This is one of those weird ideas that popped into my head, and I felt com­pelled to get it out of there and onto paper, then final­ly into dig­i­tal form. It came to mind just before St. Patrick­’s Day, but cir­cum­stances pre­vent­ed my being able to act on it until now.

Most vis­i­tors here will know DC Comics’ Sil­ver Age ver­sion of Green Lantern. And pret­ty much every­one knows Lucky, the Lep­rechaun spokesper­son for Lucky Charms cere­al. The idea of a mashup of the two char­ac­ters just struck me as some­thing that need­ed doing. And now, I final­ly did it!

Hap­py Belat­ed St. Patrick­’s Day!

Exhibiting Craft in Mining

Here’s some­thing different!

It’s not new (done back in 2013, appar­ent­ly!), but I was recent­ly look­ing through some old files on my com­put­er that I had­n’t exam­ined in awhile, and it occurred to me that some out there might find this interesting.

This came about because my old­est nephew (Michael) reached out, told me he and his best bud were want­i­ng to do a pod­cast togeth­er about Minecraft, and he asked if I could do some cov­er art to rep­re­sent it. My nieces and nephews rarely ask any­thing of me; what kind of an uncle would I be if I said, “no”?

Michael sent me images of their in-game avatars (his is on the left). I know very lit­tle about games, but I thought it would be a fun chal­lenge, and some­thing dif­fer­ent to do. So I did some research into dif­fer­ent approach­es to art done for Minecraft, and fig­ured out a direc­tion to go with it that I thought would be fun. This was the result.

What hap­pened with the pod­cast? I hon­est­ly don’t know. But that’s not the point. The point is that I got to be the cool uncle!

Love you, Michael!

Seven Santas

Illustration of Seven SantasThis was an idea I’d had since last year that I want­ed to try out, but did­n’t quite get around to mak­ing it a real­i­ty. Too much else was going on. I’ve exper­i­ment­ed with this for­mat before, and liked how it was capa­ble of show­ing sev­er­al styles in one piece. I guess this end­ed up as kind of the same for­mat grid as those Art Vs. Artist images, and I could’ve done a new one of those, but I decid­ed I want­ed to do this instead.

For those who have a bit of inter­est in process info like I do, this start­ed off as pen­ciled, inked and let­tered on paper, then it was scanned and processed fur­ther in Photoshop.

There real­ly isn’t much more to say about it, except that I wish you all a Mer­ry Christ­mas, and Hap­py Hol­i­days! I hope 2022 is good to all of us.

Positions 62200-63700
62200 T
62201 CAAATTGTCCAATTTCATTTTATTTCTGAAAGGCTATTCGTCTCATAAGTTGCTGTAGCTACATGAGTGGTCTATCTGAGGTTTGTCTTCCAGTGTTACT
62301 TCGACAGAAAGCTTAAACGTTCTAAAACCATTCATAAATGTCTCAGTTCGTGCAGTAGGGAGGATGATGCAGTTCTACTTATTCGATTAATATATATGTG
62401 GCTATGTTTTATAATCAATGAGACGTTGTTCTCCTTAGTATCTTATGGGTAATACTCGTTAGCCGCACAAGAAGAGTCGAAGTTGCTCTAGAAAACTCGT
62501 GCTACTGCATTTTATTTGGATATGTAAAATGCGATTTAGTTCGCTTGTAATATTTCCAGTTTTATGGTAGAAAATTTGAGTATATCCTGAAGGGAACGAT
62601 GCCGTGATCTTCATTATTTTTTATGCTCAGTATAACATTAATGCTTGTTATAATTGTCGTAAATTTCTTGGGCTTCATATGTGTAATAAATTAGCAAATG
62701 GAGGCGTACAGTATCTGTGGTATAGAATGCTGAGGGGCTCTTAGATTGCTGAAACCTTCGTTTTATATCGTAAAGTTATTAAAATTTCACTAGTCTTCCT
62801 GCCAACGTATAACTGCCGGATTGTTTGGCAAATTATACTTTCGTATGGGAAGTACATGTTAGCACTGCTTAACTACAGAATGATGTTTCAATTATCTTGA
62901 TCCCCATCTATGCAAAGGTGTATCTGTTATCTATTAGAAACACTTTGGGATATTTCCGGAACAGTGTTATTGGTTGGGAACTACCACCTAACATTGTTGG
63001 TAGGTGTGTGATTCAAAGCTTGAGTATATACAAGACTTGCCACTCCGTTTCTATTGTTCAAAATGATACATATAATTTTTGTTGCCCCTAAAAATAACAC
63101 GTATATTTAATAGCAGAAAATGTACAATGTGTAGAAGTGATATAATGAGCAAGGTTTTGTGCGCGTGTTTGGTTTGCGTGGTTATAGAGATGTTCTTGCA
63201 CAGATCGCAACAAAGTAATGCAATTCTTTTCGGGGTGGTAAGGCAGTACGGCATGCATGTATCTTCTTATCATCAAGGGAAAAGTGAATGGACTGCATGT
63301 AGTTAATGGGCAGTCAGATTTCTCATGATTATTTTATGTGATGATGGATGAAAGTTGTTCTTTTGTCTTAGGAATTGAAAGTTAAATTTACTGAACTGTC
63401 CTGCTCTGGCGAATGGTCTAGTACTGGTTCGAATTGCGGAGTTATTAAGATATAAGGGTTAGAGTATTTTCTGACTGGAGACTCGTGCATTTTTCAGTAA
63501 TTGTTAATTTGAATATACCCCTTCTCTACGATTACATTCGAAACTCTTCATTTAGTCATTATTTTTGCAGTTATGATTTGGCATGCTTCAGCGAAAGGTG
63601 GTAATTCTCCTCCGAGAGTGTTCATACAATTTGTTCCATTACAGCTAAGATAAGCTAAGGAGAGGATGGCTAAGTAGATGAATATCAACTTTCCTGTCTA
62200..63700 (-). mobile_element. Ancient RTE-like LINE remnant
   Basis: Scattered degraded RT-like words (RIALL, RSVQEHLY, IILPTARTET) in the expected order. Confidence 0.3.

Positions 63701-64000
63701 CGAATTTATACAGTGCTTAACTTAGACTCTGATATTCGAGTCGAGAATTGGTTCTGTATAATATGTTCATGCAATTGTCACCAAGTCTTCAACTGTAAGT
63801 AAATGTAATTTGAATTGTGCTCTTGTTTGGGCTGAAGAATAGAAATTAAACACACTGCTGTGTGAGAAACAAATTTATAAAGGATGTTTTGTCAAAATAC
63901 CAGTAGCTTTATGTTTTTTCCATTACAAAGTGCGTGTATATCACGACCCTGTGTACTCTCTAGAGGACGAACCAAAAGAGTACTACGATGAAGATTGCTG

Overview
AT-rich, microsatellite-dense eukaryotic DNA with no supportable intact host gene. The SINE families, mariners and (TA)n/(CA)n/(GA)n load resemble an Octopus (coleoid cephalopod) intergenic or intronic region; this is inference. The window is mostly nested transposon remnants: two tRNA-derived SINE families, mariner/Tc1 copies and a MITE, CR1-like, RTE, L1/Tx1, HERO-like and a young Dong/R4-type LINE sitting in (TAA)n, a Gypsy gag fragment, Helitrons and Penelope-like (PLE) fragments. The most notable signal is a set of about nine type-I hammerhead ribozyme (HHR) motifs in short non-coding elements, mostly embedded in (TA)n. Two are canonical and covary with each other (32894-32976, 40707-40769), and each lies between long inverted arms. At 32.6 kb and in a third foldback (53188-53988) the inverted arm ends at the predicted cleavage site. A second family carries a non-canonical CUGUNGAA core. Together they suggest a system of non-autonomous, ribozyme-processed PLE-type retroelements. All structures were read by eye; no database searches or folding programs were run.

The Boop! of Frankenstein

Long time vis­i­tors to this site may recall that come Hal­loween, I have some­thing of a loose tra­di­tion of doing a Franken­stein draw­ing to celebrate.

This year, I was kind of wrack­ing my brain for inspi­ra­tion, look­ing at var­i­ous old comics cov­ers, movie stills and things, and none of the ideas I was com­ing up with were real­ly grab­bing me. Then I stum­bled across a two hour block of Fleis­ch­er Stu­dios car­toons air­ing on TCM, done by way of cel­e­brat­ing the stu­dio’s 100th anniver­sary. Watch­ing one of the Bet­ty Boop car­toons, an idea final­ly struck me that I had to do. It grew from there. This is the result.

Orig­i­nal­ly, I was just going to do the black and white image, but while work­ing on it, the thought struck me that this could also work as a com­ic book cov­er. Some of you may be won­der­ing: why make this a Gold Key cov­er par­tic­u­lar­ly? Because back in the Sil­ver Age, if you want­ed to read a com­ic fea­tur­ing a car­toon char­ac­ter, you were going to end up buy­ing a Gold Key com­ic. They had the licens­es to pret­ty much all of the char­ac­ters. Though (so far as I’ve been able to deter­mine) they nev­er actu­al­ly did a Bet­ty Boop com­ic, if any­one had pub­lished one back then, Gold Key would’ve been the publisher.

I’ve always had a gen­er­al soft spot for the “ball and rub­ber hose” school of ani­ma­tion. And more specif­i­cal­ly, I’ve always got­ten a kick out of the Fleis­ch­er Stu­dios car­toons, because they have their own per­son­al­i­ty that’s noth­ing like Dis­ney’s, Warn­er Bros., or any­one else’s. The Fleis­ch­er car­toons are chaot­ic in a fun way, where almost any­thing can hap­pen. Inan­i­mate objects come to life at a momen­t’s notice.

If you don’t know about the Fleis­ch­er Stu­dios car­toons, you real­ly should do some­thing to rec­ti­fy that. You can prob­a­bly find a num­ber of them on YouTube. They’re a real treat (no trick!).

Dad joke” free of charge. Hap­py Halloween!